This milestone didn’t go uncelebrated – and I have justified my recent impulse buying for the past month to “Frig it, it’s my birthday”. I had a gathering, which ended up being labelled a “party” in my sister’s house – mainly family, civilised, my type of thing. A couple of nights later I enjoyed my first “few quiet drinks” in Lynotts with my friends. There were photographs taken, naturally enough, a couple of myself and my cousin – and favourite person, Kate. There were two pictures that I put side by side, and I swear those images could go down as the definition of happiness if someone was to ask you what exactly it was. That is the version of myself I want to be let roam free, dodgy teeth, braces an’ all. It was that night that it clicked with me, as my uncle-in-law said, it’s all about family and friends in this life.

It’s taken a village, and a true team to get to where we are today. My mother, and right- hand woman has never failed to stick by my side. She is, without doubt, the strongest person I know. If I could attain her infinite strength, cuisine skills and the ability to whittle down the price of an insurance premium on a Friday afternoon – I will be content for the rest of my days. 

Whatever will happen in the next few years won’t be guaranteed, but I believe the world and the adventures to be had are vast, bright and brilliant. College next year, should the Leaving Cert not be a complete, ghastly venture – will bring about its own idea of fun. I may be under five foot high, but I plan to challenge the seemingly, insurmountable tidal waves that the future throws at me.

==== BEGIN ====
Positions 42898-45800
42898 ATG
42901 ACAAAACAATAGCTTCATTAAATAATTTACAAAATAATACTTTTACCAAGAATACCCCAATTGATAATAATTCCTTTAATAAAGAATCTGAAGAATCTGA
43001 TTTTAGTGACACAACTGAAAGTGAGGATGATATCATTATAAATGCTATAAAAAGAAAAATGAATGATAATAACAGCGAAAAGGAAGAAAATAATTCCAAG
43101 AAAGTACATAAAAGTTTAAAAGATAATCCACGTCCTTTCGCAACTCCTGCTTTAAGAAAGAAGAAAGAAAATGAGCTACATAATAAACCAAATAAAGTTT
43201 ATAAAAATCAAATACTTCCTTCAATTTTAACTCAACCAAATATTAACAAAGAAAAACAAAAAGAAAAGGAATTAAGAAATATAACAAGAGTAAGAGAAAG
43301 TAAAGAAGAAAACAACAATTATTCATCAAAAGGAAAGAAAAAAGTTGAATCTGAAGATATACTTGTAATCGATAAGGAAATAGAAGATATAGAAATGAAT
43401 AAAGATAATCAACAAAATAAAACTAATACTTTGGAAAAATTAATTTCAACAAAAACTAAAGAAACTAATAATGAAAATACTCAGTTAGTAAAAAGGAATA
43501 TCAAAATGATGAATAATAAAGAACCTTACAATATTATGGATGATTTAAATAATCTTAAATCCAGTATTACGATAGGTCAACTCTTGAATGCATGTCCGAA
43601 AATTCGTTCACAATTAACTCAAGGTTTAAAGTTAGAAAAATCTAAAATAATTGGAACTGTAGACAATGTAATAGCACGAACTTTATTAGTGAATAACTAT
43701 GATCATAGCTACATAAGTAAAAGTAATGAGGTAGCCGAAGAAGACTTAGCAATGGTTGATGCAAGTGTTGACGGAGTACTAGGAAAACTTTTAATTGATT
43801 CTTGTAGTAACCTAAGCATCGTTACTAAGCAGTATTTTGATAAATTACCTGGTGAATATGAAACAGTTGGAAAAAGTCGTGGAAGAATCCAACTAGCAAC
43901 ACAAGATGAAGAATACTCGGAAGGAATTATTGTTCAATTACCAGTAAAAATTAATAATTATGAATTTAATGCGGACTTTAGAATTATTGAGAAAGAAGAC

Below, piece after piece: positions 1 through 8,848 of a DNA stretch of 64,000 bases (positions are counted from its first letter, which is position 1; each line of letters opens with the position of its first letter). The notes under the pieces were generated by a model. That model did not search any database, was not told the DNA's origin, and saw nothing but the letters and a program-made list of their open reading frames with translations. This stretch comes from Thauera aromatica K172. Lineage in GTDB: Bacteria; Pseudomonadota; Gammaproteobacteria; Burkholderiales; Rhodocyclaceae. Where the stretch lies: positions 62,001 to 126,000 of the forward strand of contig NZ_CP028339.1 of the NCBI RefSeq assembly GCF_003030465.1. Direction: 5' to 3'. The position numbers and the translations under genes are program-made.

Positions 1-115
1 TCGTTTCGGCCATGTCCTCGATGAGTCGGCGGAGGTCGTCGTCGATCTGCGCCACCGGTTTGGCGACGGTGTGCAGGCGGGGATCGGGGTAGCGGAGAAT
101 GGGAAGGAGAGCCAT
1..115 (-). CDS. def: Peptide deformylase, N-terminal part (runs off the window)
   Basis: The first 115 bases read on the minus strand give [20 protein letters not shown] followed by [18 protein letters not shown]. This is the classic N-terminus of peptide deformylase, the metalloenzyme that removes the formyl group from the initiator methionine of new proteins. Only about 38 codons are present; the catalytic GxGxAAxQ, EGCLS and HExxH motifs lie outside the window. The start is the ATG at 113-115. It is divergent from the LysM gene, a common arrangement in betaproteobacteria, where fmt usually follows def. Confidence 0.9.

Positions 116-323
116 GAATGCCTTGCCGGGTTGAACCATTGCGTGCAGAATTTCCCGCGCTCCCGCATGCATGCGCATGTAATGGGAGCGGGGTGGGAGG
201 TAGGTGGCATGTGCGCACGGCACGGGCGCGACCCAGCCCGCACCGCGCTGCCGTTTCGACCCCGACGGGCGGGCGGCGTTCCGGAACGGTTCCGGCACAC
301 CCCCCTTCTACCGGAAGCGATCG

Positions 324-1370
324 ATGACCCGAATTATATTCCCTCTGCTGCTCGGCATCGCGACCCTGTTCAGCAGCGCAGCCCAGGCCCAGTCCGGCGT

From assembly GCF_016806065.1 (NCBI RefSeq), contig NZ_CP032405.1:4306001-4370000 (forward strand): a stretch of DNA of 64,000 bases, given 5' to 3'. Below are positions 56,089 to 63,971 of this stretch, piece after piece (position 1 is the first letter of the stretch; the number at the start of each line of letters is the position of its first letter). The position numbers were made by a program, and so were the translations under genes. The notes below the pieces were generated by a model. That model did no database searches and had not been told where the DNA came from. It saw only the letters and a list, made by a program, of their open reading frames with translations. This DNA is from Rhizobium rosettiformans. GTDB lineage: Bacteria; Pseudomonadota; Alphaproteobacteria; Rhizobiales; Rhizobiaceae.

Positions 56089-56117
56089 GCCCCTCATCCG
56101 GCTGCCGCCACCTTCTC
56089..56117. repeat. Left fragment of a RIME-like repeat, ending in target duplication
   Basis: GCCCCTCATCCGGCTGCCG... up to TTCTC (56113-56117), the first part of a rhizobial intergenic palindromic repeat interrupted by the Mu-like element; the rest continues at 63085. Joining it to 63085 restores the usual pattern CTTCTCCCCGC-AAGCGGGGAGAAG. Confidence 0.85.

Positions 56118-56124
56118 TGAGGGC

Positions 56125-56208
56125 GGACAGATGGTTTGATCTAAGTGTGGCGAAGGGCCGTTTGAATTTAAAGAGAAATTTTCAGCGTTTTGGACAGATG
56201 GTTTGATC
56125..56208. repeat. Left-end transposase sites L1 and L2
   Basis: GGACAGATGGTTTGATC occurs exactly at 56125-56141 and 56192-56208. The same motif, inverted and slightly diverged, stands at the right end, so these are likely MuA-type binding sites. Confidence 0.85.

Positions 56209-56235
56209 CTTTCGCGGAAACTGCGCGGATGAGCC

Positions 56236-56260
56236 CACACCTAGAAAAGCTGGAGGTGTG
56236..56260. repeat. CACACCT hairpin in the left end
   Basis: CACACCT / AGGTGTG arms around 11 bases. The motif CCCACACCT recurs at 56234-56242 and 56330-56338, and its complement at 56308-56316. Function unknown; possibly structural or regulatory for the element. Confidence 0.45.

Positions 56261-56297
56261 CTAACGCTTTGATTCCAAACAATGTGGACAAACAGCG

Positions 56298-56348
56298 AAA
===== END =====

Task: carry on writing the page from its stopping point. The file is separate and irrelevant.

Nothing is too big for us, we set the boundaries, we push up the barriers, and we dance on our own dreams. Unbeknownst to us, that’s what limits us. You should not subsidise a part of yourself for the sake of standards that society likes to slap us in a tsunami craze. Sometimes remaining no more, and no less than who you are is about keeping your head above the water. Some people will understand you; while others may not – but move to your own frequency and let the others catch on in time. These days are for living; I will grow, I will change and I should be able to enjoy it, on my own accord. 

“Mol an Óige agus Tíocfaidh Sí”

Praise the young, and they will follow

SNAPCHAT: catherinegal

Saturday, 1 August 2015

July Favourites | Clare Island | Limerick | Birthday & More

The months are starting to well and truly fly off the calendar at this stage in the game. July has gone, and as the mammy says; "There still isn't any great drying in it". I empathise completely with households who still haven't brought home the turf yet, "We had just about saved it" many would say, "and now we have to start with the rig-a-moroe again".